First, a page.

Perhaps of greatest importance when you apply for an academic position is a description of your proposed research. Departments want to know what you will need to get results within the first three years, so you can write a grant proposal that will fund your future research. If you approach your proposed research budgets as though you were submitting them to a major granting agency such as the National Science Foundation, it shows that you have thought your proposals through, you know what you need, and you are ready to execute your plans.
Your proposal should be reasonable in scope and effort; one or two focus areas should be sufficient and should match the resources of the institution to which you are applying. These areas can be subdivided into possible student research projects. If you're applying at an undergraduate school, for example, your proposal shouldn't be designed for work with graduate students or postdoctoral fellows. You want to include a mix of projects - some short-term low risk projects as well as some longer term, higher risk projects.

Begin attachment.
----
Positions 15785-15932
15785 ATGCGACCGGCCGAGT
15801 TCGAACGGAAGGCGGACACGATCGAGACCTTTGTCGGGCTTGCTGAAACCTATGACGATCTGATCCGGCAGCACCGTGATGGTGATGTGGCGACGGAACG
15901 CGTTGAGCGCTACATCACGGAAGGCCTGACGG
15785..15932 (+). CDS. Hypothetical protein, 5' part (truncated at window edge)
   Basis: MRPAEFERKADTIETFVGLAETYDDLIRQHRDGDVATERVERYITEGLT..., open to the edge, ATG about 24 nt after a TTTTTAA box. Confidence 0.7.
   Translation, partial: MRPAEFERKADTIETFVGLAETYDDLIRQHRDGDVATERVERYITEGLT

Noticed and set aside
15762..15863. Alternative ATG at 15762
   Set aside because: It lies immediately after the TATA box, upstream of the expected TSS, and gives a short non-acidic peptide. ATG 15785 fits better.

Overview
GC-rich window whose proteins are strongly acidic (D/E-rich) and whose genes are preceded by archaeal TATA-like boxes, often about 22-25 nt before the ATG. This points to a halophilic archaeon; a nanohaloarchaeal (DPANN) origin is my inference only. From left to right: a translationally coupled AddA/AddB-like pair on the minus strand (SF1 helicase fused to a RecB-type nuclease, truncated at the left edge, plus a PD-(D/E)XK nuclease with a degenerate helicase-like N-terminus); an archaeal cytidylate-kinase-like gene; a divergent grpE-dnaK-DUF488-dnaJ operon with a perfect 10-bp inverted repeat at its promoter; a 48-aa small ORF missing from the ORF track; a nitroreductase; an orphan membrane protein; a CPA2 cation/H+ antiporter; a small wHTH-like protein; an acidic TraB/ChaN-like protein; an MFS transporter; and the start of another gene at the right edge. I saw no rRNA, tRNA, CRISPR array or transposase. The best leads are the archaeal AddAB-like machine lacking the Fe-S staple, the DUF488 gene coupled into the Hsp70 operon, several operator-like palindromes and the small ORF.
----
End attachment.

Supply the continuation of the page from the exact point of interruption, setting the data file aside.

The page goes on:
Identify your expected sources of funding and the journals in which you will publish your results. Describe your instrumentation and equipment needs along with an approximate start-up budget. (This will be part of your negotiations should you receive a job offer.) Your research proposal will vary with the type of institution - projects that require resources found at large research universities won't succeed at a primarily undergraduate institution, and two-year colleges seldom require research proposals at all.